What’s mine should be mine: Ruling makes it illegal to unlock your phone
Think you own your wireless handset, inside and out? Think you can do whatever you wish with your own property? Think again. Beginning Saturday, it will become illegal to unlock a phone without the express permission of the carrier who locked it.
While the relevant portion of the Digital Millennium Copyright Act legalizes jailbreaking for three years, it also makes it illegal to unlock new, locked wireless handsets (without the permission of the previous carrier). Exemptions include “legacy phones” ("used (or perhaps unused) phones previously purchased or otherwise acquired by a consumer").
So this ruling won’t kill the secondary market (i.e., Amazon, eBay, etc.), but be prepared to suffer the consequences if you walk into a Verizon store with an unlocked AT&T iPhone.
I’ve said this before and I’ll say it again – this country’s service-oriented focus with respect to wireless carriers (vs. Europe’s hardware focus) makes little sense. I can see why they do it (fostering brand loyalty), but it’s foolhardy. The money is in the monthly service contract, not the meager or nonexistent profits afforded by the handsets (hence the old saw, “give away the hardware to sell the software”).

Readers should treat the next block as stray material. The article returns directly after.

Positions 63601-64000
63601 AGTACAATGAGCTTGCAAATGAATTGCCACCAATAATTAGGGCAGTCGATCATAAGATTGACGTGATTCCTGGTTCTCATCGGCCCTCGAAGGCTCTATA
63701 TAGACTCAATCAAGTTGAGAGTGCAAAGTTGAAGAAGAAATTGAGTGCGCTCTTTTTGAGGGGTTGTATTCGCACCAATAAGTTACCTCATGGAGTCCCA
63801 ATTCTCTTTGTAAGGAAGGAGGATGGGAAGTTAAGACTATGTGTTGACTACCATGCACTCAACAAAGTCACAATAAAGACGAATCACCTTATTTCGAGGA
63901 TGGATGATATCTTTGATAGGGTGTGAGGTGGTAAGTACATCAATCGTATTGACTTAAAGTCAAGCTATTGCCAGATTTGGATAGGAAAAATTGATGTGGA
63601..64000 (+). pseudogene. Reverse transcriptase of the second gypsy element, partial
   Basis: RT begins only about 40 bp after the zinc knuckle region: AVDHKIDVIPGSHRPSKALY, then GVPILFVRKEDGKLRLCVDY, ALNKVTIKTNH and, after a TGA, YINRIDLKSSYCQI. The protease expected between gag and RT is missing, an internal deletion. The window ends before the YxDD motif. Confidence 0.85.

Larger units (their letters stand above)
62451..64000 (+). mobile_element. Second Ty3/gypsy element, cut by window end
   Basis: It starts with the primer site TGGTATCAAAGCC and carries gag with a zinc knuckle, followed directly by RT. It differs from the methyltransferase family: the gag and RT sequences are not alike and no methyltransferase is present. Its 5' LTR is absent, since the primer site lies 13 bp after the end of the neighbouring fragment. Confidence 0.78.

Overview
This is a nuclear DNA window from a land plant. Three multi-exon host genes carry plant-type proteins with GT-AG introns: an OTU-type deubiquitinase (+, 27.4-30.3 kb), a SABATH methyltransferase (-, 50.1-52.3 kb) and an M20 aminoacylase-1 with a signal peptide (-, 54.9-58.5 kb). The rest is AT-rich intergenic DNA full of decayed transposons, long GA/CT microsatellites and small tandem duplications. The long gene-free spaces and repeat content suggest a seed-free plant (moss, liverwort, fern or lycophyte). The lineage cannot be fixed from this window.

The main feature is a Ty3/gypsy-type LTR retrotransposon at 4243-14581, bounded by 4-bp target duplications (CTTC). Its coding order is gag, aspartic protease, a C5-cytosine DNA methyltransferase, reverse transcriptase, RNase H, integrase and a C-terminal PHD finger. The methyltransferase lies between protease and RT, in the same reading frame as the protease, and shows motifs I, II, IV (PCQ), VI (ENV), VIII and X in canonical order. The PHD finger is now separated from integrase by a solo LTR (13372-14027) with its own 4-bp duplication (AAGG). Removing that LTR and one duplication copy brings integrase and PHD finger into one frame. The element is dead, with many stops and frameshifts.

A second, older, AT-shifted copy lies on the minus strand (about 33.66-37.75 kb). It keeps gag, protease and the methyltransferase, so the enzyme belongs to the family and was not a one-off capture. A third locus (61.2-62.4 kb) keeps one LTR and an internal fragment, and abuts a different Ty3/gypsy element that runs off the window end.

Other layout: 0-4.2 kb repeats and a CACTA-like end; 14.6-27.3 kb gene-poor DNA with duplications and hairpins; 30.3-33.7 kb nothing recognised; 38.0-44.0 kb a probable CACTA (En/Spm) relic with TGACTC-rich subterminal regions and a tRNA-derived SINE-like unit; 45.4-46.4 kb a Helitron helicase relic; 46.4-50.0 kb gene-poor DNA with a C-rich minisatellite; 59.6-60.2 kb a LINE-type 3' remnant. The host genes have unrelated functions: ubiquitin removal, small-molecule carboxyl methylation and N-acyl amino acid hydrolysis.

The wireless carriers realize this, but they stubbornly insist that handsets must be locked in order to strong-arm their customers into loyalty via contractual agreement. And this is but the latest result of all the handwringing – fearful that they won’t recoup the heavy hardware discounts, carriers lobby to ensure that consumers don’t own what they purchase.
The alternative business model dispenses with long-term contracts (one of consumers’ biggest pet peeves) in exchange for fully-priced, unlocked handsets. I, for one, wouldn’t mind a higher upfront cost in exchange for the freedom to switch carriers. Can everyone afford an unsubsidized $600 handset vs. a discounted $200 model tied to a contract? Probably not. But why not give consumers the choice?
I don’t sympathize with consumers who get buyer’s remorse after getting a heavily-subsidized iPhone and signing a 2-year contract. Nor do I have any problem with exorbitant early termination fees on smartphones, because the carrier needs to recoup the loss somehow.
But the business model underpinning this situation and the latest DMCA exemption is unsustainable. What’s mine is mine ... not the wireless carrier’s.